The only thing that mattered was that he had gotten free. Deva emerged from the swamp, more mud than human, just in time to see him wandering along the glade, his beautiful face completely lost in thought. Knocked for six, Deva gave a low whistle. He hadn’t even noticed them! Not only was he unharmed, but the man hadn’t even realized that he was being used as target practice! Deva could barely contain herself. She was in that strange place, hovering between laughter and tears, in near hysterics. Then, Allyth snapped her out of her thoughts. “We should go, Miss,” murmured her maid, and then she hesitated, “I wouldnae usually insist so, but yer father’s nae goin’ tae be pleased if we dinnae get back safe an’ sound…!” “Och,” huffed Deva, “Father doesnae care for me… I’m nae but a prize to his highest bidder!” A stab of anger ran through Deva, but her face stayed calm. Although she was not happy about the situation, she had just about reconciled herself to it. Being married off would get her out of the MacLean keep and away from her father. “I’m sure that’s nae true,” murmured Allyth, but from the way that she shifted her eyes away, Deva knew she had hit her mark.
Warming to her theme, Deva continued, “Well, aye, it’s nae completely true, they’re nae even bidding for me, just throwing clumps o’ dirt in the air, or whatever…” Allyth’s eyes cut into hers with a flash of mischief. “It’s a twenty-pound lump o’ granite, Miss! Nae a lump o’ dirt!” Although her words sounded serious, they were shot through with satire. Now that the men had passed, Allyth’s mood had restored. “An’ there’ll be a jousting contest too…. So, whoever wins will ha’ truly proven he is a man!” Deva darted her a glance. “Nae, he’ll ha’ proven he’s a daft lummox who lifted a twentypound lump nae-one wants…” she said, acerbically, “If he thinks that’ll impress a lass, then he’s a bigger lump than the thing he’s throwing!” Allyth grinned before leading them back out onto the main passageway that led into the MacLean lands. “An’ worse still, I’m to be this ninnyhammer’s glittering prize!” Deva concluded, with a quick glance up to the skies. The men on their horses had passed, and now the biggest risk was the weather. Undoubtedly, it was going to rain. Beside her, Allyth tugged her urgently, also mindful of the weather.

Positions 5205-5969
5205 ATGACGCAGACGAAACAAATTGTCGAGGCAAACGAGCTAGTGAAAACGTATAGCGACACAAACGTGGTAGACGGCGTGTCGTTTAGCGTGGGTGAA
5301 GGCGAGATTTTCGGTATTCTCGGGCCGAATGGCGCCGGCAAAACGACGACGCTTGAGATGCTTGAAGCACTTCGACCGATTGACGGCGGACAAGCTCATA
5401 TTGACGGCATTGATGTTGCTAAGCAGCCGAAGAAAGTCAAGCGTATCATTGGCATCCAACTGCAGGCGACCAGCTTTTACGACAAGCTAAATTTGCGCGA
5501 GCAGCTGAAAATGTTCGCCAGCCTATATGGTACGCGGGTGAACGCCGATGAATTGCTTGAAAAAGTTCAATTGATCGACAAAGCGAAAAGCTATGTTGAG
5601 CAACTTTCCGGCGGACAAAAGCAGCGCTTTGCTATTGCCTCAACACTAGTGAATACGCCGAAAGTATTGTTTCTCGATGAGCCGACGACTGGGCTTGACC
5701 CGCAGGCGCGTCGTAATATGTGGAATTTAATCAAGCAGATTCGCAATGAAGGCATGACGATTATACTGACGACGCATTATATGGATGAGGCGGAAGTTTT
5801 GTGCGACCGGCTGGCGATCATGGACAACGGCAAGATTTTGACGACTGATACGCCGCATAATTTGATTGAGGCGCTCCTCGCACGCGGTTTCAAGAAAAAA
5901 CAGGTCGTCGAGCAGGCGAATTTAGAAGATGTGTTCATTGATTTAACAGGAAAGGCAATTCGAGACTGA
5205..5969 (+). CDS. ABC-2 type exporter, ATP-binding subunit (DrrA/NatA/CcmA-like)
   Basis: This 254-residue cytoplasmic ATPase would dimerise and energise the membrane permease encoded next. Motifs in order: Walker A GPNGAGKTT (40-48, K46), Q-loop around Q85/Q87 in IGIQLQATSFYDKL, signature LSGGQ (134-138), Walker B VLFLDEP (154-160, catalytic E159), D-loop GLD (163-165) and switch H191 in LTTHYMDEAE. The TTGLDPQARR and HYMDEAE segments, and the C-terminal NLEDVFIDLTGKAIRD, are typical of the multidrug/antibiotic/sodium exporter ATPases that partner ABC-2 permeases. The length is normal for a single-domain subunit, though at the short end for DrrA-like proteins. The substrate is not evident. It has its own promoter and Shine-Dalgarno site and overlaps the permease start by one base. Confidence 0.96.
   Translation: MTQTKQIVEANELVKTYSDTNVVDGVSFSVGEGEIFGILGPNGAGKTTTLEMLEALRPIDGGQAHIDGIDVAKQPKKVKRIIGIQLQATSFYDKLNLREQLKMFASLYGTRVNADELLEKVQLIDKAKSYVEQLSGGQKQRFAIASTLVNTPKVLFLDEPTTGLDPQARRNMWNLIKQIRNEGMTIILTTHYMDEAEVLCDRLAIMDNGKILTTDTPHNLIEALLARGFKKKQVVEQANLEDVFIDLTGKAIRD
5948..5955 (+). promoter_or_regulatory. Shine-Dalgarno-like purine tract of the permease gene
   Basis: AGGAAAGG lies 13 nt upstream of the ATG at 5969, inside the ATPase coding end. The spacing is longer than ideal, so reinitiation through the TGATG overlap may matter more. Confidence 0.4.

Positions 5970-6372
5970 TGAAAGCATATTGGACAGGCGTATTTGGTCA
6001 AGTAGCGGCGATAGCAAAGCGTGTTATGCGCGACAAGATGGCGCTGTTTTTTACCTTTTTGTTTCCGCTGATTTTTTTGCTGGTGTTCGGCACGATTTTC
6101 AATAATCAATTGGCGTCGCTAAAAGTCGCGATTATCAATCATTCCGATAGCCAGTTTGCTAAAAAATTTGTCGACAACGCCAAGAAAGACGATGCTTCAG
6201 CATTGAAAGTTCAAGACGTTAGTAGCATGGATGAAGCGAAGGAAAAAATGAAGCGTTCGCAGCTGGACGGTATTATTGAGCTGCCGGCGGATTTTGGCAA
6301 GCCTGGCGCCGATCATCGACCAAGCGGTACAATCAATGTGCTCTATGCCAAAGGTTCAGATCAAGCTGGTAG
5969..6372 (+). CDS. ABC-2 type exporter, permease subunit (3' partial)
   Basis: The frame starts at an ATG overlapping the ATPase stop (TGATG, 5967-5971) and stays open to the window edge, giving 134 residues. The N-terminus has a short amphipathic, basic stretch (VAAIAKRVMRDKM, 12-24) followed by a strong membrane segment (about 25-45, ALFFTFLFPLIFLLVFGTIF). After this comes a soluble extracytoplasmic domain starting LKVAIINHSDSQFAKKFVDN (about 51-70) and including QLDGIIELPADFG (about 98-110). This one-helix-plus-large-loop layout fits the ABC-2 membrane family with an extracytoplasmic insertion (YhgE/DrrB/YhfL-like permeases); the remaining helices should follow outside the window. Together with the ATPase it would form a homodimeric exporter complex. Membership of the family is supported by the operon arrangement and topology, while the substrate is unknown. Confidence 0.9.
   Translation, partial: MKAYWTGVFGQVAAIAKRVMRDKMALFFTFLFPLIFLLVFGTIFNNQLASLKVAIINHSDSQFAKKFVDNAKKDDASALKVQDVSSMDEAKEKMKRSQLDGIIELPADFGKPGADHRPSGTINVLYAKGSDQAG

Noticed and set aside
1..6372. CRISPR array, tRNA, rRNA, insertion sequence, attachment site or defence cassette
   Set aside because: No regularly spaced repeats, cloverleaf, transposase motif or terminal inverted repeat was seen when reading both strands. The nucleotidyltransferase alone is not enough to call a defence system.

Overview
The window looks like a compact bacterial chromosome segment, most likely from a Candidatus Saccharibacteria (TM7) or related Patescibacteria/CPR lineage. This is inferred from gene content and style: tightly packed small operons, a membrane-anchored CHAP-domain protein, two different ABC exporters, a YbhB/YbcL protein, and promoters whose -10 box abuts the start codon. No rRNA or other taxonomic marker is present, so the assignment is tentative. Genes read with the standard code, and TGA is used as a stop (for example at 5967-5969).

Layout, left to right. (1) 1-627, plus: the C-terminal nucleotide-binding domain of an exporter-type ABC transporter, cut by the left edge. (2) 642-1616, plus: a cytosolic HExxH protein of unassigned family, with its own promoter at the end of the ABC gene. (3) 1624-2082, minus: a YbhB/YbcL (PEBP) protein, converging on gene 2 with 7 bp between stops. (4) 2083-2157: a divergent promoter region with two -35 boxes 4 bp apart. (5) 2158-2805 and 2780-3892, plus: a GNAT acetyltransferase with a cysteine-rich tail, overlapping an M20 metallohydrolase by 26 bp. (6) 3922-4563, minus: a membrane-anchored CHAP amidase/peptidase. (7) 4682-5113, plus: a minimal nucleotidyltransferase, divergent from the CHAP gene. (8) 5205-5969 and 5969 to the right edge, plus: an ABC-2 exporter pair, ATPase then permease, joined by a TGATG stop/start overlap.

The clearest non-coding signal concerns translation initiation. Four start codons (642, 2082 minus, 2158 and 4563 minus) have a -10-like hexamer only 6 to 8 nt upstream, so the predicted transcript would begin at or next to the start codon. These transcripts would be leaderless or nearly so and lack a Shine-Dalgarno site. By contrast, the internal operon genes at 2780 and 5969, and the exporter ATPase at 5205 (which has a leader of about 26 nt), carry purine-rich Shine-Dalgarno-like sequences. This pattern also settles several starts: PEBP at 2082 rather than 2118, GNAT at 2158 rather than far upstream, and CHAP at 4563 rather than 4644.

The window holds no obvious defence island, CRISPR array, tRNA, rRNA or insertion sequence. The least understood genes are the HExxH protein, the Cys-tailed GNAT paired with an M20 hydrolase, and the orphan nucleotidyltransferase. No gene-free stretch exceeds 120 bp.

“All I ken is that I’m to get ye back to the keep in one piece, else my life is nae goin’ tae be worth living,” said Allyth, “The men are coming for the tournament, an’ ye have to welcome them in as the hostess, that’s if we can drag ye out o’ this bush an’ make’ ye presentable in time!” “The tournament!” said Deva, “It’s all I hear. Well, maybe I can wait to be auctioned off as the glittering prize…!” But even as she said this, Deva was well aware that her skirts were ripping, her arasaid muddied and her hair, literally, dragged through a hedge backward. Some glittering prize. “There they go,” Allyth’s voice cut her out of her thoughts, and for a few minutes, the pair watched as the brigands carried on into the empty canyon beneath them. Deva waited as they disappeared into the distance, fervently hoping the young man was finally free of them. For several minutes, Deva stared into the abyss, but the view of the clearing and the valley beyond were obscured by the side of the hills, cutting into their path. Reluctantly, Deva let him go. So much for her fancy notions. As if she was even free to give herself in marriage. Or do anything without the say-so of her father.
Anything she might want came a poor second to whatever the mighty laird of the MacLeans had decreed. She was to be bought and sold like a chattel. Or, in this case, won as a trophy for flinging lumps of clay into the air. Deva bristled at her fate but dampened herself down, determined to make the best of it. It was not to be, and there was nothing she could do about it. At least it looked as if the young man had gotten away. He had gone, and he wasn’t coming back. Most likely, she would never see him again. There was nothing else to say.